I did it!! The United Way CN Tower Climb is one of the most self-rewarding experiences I’ve been a part of. I would like to thank everyone who donated to this great cause and helped sponsor my climb!
I would’ve liked to be able to say that the climb was a piece of cake for me, but actually this strenuous activity taught me three important lessons:
- I need to work on my fitness.
- I should be more active.
- I have to actively work to be more fit.
It’s a bit sad that it took me 39 minutes and 1,176 steps to realize that eating healthy alone doesn’t cut it…. Okay, I lied, it took me only the first thirty flights of stairs to accept the fact that my quadriceps were not ready for the task ahead. Actually, to be totally honest, I knew this right when I randomly decided to sign up on my friend L’s team. But did it matter? Of course not! Because it’s all about challenging yourself!
In fact, I devised a few tactical plans in my head as to how I would keep myself motivated to reach this goal. To start with, I was going to pretend that I needed to get to the top ASAP to save a dying person’s life (a heroic approach). If that didn’t work, I would pretend like there was a million-dollar cash prize for everyone who reached the top (a greedy approach). If all else failed, I was going to convince myself that they were giving out free designer wedding dresses up there (the final, desparate approach).
Now, here’s what really happened:
Started off well and everything was great. Motivational signs such as “Come on! You can do it!” were posted on every other floor. I climbed and climbed and climbed. No pain. No burn. Wow! I’m a superstar!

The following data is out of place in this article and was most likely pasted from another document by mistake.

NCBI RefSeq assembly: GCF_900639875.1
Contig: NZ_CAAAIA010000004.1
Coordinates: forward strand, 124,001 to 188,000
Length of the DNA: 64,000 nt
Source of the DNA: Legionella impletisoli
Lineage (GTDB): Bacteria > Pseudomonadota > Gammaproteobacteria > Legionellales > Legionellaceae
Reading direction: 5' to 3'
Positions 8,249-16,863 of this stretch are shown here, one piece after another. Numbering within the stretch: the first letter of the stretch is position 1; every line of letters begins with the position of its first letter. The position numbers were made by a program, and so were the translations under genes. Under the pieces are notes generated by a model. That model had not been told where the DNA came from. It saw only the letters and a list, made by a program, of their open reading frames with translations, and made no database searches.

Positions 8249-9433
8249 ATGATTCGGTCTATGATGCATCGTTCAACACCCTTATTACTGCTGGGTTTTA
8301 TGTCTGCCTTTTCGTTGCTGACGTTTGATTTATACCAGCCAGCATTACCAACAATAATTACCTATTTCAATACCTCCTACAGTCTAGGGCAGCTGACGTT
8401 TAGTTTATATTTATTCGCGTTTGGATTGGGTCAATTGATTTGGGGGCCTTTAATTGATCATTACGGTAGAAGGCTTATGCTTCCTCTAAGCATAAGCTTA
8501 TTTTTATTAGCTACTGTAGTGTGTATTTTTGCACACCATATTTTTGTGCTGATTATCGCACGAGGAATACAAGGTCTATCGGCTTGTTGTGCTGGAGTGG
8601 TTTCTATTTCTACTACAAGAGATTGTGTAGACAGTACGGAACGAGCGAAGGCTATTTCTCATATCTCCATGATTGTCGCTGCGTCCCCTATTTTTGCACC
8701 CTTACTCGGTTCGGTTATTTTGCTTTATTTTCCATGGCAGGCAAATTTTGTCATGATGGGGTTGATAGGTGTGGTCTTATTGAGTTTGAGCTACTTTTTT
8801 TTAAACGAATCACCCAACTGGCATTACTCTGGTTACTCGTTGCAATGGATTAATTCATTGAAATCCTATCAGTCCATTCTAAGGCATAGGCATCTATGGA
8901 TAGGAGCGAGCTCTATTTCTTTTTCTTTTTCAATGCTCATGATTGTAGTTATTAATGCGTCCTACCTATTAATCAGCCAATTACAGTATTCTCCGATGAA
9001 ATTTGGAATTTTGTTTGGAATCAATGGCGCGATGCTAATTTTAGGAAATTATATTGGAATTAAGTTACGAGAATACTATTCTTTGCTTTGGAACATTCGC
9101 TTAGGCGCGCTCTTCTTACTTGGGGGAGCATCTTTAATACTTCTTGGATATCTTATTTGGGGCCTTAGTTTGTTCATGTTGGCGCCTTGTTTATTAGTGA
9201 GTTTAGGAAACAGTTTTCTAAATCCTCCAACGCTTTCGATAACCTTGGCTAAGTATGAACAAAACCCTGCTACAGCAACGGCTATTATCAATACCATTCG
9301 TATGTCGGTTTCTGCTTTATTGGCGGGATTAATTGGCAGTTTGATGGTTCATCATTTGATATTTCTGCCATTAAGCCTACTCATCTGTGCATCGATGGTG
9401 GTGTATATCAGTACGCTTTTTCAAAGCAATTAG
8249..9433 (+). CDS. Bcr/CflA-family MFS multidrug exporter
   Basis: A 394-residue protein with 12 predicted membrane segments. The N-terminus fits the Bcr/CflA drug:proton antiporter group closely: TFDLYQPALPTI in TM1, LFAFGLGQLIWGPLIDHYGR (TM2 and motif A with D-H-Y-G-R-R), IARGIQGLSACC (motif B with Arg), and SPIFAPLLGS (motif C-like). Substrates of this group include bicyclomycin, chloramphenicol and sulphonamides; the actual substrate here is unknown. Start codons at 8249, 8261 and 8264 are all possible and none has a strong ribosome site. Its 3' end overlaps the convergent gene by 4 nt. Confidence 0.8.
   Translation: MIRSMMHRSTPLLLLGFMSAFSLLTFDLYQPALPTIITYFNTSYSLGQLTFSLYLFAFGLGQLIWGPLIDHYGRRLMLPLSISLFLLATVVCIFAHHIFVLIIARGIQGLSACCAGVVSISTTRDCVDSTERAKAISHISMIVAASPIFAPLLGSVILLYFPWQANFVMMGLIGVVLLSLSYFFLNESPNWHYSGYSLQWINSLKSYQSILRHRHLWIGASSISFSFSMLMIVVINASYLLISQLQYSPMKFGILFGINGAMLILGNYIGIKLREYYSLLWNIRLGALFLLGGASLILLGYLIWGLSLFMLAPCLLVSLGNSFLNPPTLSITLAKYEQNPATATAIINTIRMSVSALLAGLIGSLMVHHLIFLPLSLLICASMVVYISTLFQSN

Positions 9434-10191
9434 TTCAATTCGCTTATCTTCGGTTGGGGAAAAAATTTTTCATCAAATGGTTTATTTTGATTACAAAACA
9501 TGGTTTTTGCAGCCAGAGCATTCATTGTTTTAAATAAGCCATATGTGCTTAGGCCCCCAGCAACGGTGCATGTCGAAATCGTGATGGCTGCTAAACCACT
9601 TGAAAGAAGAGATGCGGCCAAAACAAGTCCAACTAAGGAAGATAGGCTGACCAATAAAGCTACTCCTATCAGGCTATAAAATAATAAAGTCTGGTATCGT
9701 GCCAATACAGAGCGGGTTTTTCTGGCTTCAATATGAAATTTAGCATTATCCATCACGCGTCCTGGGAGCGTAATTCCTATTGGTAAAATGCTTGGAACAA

Got really tired and started taking breaks. Okay may be I’m not a superstar, but I can do it! There’s only… 87 MORE FLOORS to go?????
Tried all of my aforementioned strategic approaches but they failed on me. The truth is that you can’t lie to yourself. Nothing worked! (Yeah, don’t expect me to be able to save your life if it requires me to climb this many stairs). As I was resting, a 70ish-year-old man passed right by me – a sign that I needed to get moving fast. And so I eventually did.
Decided to forget about time and just focus on making it to the top. Must.. keep.. climbing…… Mus…. keeee…. *almost dies*
I have to say that these last floors were my best. Everyone sprinted and you could feel an accelerating sense of energy in the atmosphere fuelled by the excitement of being so close to the finish line. And then before I knew it, I had made it!!!
The climb was difficult, no doubt, but all kinds of people – young and old, fit and unfit – attempted it at their own pace, and they were able to do it. I feel super motivated by those who climbed without breaking to rest. I’m setting my goal time to be under half an hour in the future and I know that it’s totally doable!
Oh, and did I mention that this was my first time up on the CN tower? I think it was a quite a memorable first visit. Too bad I couldn’t take any pictures of the view because no cameras/cell phones were allowed for the climb.
When I came home and told my dad about today, he gravely asked, “So you raised all this money for them, and they couldn’t even let you take the elevators to go up??”
“Yeah, dad! They’re mean like that!” I replied.
My team finished off this mini adventure with a delicious, well-deserved breakfast at Marche. Overall, not a bad day!!